The second day of the Sundance Film Festival served up a major treat, compliments of Oscar-winning writer, Tarell Alvin McCraney and his upcoming OWN series, David Makes Man. The show’s executive producer, Michael B. Jordan sat down with the cast and creators during the “Clips and Conversations” event hosted by The Blackhouse Foundation on Friday afternoon.
Although the star-studded crowd (we spotted Storm Reid, David Oyelowo, and Kelly Price among others) was a bit disappointed that the panel’s moderator, Oprah Winfrey was unable to attend due to illness, they all sat in awe as they previewed clips from the stirring drama that’s sure to make a major impact.
The highly-anticipated series is about a 14-year-old prodigy from the projects who is haunted by the death of his closest friend and relied on by his hardworking mother to find a way out of poverty. He must choose between the streets that raised him or the higher education that may offer him a way out. Set in South Florida, the series is inspired by events in McCraney’s own life and explores childhood trauma and the power of imagination to survive.
Panelists included Tarell Alvin McCraney, Michael B. Jordan, Dee Harris-Lawrence (showrunner/EP), and cast members Akili McDowell, Alana Arenas, and Phylicia Rashad.
Rashad spoke about her role as David’s teacher, Dr. Woods-Trap.
“She is a composite of every wonderful teacher I’ve ever had and I’ve had some very good ones,” Rashad said. “These were people who were in the classroom because there was no place else they wanted to be. They were very committed to our excellence and they insisted upon it,” she said.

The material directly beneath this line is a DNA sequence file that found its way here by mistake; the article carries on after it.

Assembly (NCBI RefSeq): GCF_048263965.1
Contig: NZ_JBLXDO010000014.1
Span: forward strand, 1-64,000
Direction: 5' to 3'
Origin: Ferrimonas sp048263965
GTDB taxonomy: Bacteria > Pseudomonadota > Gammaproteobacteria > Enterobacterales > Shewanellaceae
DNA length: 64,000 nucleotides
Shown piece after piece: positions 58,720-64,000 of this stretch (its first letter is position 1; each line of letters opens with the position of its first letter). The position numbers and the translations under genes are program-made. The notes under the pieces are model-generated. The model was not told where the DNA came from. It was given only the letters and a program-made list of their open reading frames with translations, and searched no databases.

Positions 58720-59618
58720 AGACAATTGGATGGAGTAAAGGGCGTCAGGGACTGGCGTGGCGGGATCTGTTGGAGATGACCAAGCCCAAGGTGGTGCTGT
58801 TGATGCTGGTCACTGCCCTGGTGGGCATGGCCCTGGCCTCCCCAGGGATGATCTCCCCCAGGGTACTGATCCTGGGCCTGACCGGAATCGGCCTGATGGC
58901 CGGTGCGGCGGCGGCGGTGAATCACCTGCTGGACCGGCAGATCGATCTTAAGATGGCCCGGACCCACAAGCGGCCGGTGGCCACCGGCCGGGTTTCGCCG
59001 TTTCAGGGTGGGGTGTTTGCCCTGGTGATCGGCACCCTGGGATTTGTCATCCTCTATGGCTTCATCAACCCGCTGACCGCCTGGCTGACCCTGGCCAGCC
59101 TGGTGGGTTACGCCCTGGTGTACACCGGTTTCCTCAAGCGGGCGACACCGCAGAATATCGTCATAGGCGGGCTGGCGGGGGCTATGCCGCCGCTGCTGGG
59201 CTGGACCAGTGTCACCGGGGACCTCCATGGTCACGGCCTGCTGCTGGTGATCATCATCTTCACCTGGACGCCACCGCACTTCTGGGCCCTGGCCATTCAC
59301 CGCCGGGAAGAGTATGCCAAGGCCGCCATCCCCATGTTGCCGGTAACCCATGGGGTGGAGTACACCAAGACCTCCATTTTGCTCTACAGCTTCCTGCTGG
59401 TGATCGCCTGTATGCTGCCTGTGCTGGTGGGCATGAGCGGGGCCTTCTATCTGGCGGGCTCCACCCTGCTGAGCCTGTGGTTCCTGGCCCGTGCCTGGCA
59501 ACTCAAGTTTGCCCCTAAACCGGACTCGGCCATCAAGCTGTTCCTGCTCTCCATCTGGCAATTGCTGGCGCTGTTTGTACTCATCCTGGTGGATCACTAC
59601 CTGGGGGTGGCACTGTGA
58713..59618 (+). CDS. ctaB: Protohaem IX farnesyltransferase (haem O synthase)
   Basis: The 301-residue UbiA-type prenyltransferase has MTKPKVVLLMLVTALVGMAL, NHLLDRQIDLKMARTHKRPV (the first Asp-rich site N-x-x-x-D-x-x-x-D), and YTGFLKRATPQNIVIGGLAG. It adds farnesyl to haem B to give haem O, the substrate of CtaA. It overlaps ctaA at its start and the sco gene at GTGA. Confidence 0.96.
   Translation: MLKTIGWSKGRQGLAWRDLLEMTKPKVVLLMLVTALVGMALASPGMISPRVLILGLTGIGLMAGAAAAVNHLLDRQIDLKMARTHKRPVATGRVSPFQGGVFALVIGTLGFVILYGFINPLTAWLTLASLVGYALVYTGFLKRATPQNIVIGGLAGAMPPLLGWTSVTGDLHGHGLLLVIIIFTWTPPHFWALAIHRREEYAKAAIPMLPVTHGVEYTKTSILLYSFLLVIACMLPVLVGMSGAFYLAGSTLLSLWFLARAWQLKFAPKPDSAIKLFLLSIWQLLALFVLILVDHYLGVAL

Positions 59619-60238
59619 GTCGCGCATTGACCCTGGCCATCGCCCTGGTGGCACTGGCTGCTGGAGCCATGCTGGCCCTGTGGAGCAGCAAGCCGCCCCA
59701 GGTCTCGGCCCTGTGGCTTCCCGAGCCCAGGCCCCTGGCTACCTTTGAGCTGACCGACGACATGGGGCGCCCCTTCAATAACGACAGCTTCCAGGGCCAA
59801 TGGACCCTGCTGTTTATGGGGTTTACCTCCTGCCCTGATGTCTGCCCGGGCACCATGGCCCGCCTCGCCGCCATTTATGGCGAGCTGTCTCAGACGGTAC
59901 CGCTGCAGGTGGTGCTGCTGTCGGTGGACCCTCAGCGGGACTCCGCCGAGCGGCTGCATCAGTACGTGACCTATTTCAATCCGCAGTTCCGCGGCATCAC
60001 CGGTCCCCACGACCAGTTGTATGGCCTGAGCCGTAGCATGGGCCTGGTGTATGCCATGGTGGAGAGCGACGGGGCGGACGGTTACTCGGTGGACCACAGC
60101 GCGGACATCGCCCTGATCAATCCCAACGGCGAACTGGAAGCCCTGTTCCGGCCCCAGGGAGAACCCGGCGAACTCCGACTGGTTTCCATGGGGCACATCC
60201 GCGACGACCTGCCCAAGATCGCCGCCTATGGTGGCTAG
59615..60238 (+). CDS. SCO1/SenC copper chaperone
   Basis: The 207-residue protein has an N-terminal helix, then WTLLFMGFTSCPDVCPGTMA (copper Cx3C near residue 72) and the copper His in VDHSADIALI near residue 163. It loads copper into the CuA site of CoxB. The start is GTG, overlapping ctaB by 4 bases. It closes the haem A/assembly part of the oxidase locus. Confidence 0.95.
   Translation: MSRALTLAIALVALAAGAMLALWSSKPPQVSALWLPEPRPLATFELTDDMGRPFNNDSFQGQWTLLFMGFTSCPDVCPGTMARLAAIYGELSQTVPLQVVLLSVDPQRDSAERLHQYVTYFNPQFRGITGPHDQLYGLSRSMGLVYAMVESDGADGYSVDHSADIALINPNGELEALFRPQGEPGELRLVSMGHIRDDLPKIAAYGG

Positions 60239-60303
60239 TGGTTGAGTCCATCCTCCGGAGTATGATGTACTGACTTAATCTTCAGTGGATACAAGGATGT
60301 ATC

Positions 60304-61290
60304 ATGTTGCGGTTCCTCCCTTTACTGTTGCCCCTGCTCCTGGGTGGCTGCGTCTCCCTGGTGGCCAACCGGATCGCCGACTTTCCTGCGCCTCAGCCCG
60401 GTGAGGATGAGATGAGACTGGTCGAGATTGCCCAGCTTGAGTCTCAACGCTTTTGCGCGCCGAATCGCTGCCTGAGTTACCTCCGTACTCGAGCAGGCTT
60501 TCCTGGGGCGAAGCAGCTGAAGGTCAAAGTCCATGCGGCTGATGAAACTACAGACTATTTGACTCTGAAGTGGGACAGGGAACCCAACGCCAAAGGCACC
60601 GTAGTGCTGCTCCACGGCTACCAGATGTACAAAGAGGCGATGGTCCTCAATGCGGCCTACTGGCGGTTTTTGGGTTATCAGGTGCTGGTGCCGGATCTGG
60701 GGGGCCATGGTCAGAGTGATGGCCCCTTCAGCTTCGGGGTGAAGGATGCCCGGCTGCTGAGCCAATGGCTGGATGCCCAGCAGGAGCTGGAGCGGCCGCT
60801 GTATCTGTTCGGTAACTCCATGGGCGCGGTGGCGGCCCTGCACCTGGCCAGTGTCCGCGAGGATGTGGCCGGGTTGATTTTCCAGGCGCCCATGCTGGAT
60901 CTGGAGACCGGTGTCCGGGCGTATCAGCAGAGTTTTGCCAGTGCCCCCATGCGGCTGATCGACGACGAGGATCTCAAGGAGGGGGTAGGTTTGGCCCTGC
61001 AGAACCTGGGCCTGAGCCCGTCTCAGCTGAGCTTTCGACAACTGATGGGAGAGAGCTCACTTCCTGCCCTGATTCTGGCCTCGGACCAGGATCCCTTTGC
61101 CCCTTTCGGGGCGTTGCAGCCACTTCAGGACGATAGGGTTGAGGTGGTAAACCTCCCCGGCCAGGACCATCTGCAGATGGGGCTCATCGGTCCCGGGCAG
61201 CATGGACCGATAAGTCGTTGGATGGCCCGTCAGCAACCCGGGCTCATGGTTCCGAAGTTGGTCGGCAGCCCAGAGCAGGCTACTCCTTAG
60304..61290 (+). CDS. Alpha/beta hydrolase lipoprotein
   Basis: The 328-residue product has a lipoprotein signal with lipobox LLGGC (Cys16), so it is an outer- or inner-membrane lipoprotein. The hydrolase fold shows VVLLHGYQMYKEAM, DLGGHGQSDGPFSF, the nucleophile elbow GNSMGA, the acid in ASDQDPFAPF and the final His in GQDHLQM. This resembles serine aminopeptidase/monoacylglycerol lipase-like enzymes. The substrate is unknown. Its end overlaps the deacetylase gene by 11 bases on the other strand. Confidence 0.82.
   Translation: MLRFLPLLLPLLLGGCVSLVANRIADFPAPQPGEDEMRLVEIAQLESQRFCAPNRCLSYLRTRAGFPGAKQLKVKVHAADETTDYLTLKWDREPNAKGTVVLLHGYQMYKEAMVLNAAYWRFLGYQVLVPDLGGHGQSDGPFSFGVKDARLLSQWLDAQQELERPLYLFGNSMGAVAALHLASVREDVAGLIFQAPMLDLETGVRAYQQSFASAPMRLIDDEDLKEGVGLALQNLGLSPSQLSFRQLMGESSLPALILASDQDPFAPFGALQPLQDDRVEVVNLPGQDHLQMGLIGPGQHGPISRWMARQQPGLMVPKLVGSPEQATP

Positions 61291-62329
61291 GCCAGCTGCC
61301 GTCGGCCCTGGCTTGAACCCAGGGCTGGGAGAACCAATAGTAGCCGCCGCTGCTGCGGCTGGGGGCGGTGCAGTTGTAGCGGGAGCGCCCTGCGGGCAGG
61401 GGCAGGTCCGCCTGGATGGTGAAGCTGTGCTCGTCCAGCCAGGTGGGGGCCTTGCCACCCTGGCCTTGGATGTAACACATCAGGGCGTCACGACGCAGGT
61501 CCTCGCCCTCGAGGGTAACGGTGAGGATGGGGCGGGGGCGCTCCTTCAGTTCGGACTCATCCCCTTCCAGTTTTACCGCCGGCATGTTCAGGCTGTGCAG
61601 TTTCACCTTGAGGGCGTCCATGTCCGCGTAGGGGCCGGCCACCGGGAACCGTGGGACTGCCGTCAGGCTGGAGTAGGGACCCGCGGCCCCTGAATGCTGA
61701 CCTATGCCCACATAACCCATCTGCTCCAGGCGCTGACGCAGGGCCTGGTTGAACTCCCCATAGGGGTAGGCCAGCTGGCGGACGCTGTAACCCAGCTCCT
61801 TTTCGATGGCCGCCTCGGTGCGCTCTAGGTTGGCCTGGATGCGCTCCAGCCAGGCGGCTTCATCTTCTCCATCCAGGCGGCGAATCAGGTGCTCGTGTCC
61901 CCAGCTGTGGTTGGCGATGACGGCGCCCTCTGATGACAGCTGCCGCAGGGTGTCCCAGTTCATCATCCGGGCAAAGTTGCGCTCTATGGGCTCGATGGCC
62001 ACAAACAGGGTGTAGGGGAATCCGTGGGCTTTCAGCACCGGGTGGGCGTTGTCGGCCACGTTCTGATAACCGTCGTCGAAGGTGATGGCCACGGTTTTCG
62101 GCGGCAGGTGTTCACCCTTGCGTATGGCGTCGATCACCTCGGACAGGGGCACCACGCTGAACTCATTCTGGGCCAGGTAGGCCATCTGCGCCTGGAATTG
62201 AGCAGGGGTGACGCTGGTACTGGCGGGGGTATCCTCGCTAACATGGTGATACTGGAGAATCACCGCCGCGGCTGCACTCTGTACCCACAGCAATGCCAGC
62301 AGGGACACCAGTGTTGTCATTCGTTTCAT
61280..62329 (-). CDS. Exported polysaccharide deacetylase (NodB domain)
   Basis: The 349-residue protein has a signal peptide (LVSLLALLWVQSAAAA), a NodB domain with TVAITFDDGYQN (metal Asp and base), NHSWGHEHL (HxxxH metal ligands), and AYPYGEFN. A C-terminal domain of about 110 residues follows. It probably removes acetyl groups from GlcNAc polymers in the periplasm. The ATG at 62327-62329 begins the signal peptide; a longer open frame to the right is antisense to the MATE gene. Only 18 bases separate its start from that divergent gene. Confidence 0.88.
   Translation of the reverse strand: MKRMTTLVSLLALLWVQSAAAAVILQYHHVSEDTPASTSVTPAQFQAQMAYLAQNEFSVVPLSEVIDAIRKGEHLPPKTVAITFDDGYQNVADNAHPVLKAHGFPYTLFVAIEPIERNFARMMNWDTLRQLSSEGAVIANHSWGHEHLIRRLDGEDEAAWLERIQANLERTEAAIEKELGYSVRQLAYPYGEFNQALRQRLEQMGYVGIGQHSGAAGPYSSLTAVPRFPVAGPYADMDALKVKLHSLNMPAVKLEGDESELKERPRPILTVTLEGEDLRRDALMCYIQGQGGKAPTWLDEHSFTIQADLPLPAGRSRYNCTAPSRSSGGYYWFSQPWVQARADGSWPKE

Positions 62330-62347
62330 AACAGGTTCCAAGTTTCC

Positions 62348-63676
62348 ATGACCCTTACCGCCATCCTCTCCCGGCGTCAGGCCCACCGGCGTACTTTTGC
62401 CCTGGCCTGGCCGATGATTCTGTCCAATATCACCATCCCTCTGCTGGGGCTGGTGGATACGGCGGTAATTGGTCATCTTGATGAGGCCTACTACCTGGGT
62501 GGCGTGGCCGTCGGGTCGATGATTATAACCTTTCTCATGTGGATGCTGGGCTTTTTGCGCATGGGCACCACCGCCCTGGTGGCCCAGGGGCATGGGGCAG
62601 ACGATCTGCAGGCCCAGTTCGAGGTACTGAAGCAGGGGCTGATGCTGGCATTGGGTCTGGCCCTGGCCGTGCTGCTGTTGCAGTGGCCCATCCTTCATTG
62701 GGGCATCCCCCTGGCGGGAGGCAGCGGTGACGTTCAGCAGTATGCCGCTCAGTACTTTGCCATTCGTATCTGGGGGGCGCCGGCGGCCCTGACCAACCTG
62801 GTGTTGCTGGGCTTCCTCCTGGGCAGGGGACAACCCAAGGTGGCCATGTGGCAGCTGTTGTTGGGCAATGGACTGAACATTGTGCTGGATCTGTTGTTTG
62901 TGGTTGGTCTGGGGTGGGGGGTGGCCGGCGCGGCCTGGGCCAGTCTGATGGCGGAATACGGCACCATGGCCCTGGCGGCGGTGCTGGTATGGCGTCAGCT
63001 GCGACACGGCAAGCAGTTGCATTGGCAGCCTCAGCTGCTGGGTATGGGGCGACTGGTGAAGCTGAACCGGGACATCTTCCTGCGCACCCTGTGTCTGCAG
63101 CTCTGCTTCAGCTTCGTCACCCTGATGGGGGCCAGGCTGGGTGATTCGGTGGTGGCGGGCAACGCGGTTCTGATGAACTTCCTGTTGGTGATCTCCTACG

“There is so much in David Makes Man. The clips you’re seeing now is just a taste. There’s an entire banquet. Not a meal; a banquet.”
McCraney explained that the series was inspired by his own experience as a “gifted” student who was forced to confront the duality of his existence at a young age.
“There’s a program called the “Gifted Program” where they bus you out of your neighborhood to a school that’s probably mostly white, and you’re the only, or one of two, and you’re in that educational process and while you’re there you also pick up some other skills. Some of them are called self hate because you’re the only one there,” he explained.
“Your education is telling you to learn things that will help you get away from where you come from or where you go home at night. I remember having these mixed feelings. I remember learning double-consciousness…I really wanted to explore the choices we make about who we are when we cross one line and who we return back to being when we come home.”
I have to use my own humanity. There’s a lot of me in David.